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Best router bit choice for pickup and control cavities?

Discussion in 'Luthier's Corner' started by Flux Jetson, Jan 14, 2013.

  1. Hello. :) I got that Bosch 1617EVSPK router for x-mas...


    I'm preparing to install a 3rd pickup in my Squier VMJ ...


    I've been given a lot of great info by the goodfolk here at TB on it's use and safety considerations so far.


    So my question is, I need to buy a few bits to get started. This router has both 1/4 and 1/2 collets (jsyk). What type of bit is good for this type of work, are there sortof universal plunge bits that are best to have around for stuff like this?

    I have been instructed to hog out the bulk of the cavity with a drill press (flat bits? or some other type?) and then finish up with the router. For this first project I plan on making a universal ~bathtub~ cavity to deal with a few different types of pickups. This bass is a research bass to learn what types and brand of pickups I wish to use in the actual bass body that I'll order from Warmoth when that time comes. So the pickup cavity doesn't have to be surgically accurate, it's pretty much an oversized rectangular hole. I plan on trying P-bass "tetris block" pickups, J-bass pickups, and perhaps even some side-by-side coil humbuckers. So the cavity has to be fairly large to deal with installing all of those at one time or another. I won't even be using a pickguard for a while.

    Thanks for your help. :)

  2. Grant Bass

    Grant Bass

    Oct 14, 2010
    you need a couple flush/template bits;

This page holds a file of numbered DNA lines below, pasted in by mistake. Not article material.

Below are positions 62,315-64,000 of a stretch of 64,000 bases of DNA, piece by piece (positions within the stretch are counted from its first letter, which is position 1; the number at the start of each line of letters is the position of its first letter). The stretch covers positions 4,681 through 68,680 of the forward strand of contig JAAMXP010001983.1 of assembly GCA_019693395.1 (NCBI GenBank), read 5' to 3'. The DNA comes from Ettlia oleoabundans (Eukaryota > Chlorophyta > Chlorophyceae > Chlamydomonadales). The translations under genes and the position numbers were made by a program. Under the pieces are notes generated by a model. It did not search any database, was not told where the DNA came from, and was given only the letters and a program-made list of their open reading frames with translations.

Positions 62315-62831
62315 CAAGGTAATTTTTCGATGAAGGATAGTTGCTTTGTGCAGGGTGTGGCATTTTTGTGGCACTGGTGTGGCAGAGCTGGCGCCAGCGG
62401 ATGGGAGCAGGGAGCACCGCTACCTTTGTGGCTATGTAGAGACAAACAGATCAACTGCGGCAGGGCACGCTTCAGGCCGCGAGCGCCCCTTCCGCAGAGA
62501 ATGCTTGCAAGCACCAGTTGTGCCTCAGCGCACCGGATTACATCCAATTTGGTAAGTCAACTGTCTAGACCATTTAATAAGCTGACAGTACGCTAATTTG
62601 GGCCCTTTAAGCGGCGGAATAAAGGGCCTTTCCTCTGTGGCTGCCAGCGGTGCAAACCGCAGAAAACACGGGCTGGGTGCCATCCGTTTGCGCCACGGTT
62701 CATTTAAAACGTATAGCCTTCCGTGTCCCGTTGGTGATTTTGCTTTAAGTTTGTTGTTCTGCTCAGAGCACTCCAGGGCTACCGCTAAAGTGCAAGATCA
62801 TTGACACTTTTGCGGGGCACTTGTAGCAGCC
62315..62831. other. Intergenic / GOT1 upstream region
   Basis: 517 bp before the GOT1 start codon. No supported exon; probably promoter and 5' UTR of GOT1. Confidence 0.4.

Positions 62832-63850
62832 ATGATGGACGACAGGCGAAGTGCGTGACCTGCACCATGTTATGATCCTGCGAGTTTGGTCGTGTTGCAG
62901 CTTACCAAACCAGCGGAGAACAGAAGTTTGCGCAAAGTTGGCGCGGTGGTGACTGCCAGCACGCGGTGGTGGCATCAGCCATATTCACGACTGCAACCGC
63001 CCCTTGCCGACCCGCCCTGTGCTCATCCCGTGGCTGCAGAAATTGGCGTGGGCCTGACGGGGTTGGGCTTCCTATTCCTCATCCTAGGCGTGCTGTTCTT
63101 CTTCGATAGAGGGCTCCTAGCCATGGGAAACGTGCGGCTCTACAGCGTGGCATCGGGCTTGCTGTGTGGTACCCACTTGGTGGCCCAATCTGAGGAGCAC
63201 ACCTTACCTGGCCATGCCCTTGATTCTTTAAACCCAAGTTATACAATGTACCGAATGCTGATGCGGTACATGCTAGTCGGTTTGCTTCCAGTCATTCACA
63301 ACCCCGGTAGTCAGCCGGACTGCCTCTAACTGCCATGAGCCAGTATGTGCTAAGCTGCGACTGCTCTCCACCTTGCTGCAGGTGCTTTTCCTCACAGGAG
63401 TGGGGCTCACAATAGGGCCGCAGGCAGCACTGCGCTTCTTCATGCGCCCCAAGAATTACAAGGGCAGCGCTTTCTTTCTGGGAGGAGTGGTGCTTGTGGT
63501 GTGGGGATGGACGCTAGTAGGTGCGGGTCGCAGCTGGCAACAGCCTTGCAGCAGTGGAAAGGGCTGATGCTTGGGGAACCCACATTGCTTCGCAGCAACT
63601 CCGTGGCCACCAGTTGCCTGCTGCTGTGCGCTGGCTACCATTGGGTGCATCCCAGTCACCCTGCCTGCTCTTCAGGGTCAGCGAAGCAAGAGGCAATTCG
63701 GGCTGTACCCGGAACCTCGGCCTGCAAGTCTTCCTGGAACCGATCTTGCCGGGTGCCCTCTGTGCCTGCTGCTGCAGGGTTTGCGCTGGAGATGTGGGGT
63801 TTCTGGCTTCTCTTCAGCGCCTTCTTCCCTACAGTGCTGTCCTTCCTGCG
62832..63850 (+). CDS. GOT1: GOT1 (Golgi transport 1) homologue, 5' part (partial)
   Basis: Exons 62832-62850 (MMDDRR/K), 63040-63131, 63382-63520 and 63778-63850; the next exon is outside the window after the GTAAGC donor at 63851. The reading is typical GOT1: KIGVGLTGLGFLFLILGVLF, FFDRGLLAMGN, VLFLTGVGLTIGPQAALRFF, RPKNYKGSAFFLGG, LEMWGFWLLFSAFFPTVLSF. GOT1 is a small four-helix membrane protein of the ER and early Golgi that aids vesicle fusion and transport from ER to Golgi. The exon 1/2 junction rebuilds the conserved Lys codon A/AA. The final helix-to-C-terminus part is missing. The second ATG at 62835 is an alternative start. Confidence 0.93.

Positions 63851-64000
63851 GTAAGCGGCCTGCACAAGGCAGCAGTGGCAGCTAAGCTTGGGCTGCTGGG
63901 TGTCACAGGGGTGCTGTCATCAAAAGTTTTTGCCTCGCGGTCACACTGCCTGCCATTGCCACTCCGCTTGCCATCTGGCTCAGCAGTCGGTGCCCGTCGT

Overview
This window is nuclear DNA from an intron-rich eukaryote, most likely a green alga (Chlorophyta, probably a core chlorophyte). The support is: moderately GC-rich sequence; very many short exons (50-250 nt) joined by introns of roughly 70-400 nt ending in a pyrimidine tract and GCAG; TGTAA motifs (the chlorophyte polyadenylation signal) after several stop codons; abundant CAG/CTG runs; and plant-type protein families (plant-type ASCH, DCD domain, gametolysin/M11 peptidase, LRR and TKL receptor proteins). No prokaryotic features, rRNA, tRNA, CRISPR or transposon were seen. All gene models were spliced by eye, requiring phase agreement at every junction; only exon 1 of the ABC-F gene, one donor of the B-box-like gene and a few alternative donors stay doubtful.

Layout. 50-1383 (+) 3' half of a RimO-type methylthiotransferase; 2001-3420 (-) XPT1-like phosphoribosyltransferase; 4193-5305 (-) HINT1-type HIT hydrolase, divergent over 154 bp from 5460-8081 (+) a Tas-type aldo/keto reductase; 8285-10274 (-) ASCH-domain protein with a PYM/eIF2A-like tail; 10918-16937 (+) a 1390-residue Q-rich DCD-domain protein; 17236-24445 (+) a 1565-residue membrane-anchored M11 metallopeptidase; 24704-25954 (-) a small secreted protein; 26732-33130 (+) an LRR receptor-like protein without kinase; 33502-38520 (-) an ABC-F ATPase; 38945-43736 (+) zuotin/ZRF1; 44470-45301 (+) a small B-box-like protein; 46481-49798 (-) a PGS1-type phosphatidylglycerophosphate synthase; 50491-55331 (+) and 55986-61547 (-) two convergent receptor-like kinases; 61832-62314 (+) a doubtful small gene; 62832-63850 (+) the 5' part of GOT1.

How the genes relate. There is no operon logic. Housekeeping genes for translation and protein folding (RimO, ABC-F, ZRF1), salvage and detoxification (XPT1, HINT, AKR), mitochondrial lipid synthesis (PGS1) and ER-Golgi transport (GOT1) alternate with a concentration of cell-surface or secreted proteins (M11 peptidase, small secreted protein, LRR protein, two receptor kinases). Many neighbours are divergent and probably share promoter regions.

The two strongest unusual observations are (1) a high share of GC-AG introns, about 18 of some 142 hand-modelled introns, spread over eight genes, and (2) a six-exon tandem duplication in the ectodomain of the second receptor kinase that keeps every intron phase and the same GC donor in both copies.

i would suggest the 1/2"-3/4" wide bits x 3/4"-1 1/4" long
    that should get you thru most routing applications with a template;
    stewmac sells a a 3/8 finishing template bit to get the corners tight, i got one, but i dont use it ; its still not tight enough for most soapbars and bass pickups;
    i use a standard 1/4" bit with its shaft as the bearing against the template;
    do your intitial route and then carefully go around the corners with the 1/4"

    hope i explained that good :)
  3. Hopkins

    Hopkins Supporting Member Commercial User

    Nov 17, 2010
    Houston Tx
    Owner/Builder @Hopkins Guitars

    I'm guessing you have MDF or wood templates. Some of my templates are acrylic, I don't imagine they would last long with a router bit shaft spinning against them.
  4. sargebaker

    sargebaker Commercial User

    May 2, 2004
    Montreal QC CA
    owner/builder, ISLAND Instrument Mfg.
    Whiteside bits are excellent. They make a ton of different sized (dia. and length) bits for you to choose from. For pickup cavities I like a stubby (1/2" dia by 1/2" - i think- length) flush trim bit (bearing on the bottom)

    Use a forstner bit to hog out the cavity.
  5. bassmanhamilton

    bassmanhamilton Supporting Member Commercial User

    Nov 21, 2007
    Owner, J. Hamilton Guitars
  6. HaMMerHeD


    May 20, 2005
    I use an amana 1/2" x 1/2" top bearing pattern bit for pickup routes, and a 1/2" x 1" for control cavities.

    I also have a 1/2" x 1/4" bit for routing the cavity cover recesses.
  7. Grant Bass

    Grant Bass

    Oct 14, 2010
    i have both!
    its not bad on the acrylic; cuz i barely graze it whilst cleaning up a 1/32" of wood;
    but yes; good point if you were hangin out in the same spot 4 a while :)
  8. Primary

    Primary TB Assistant

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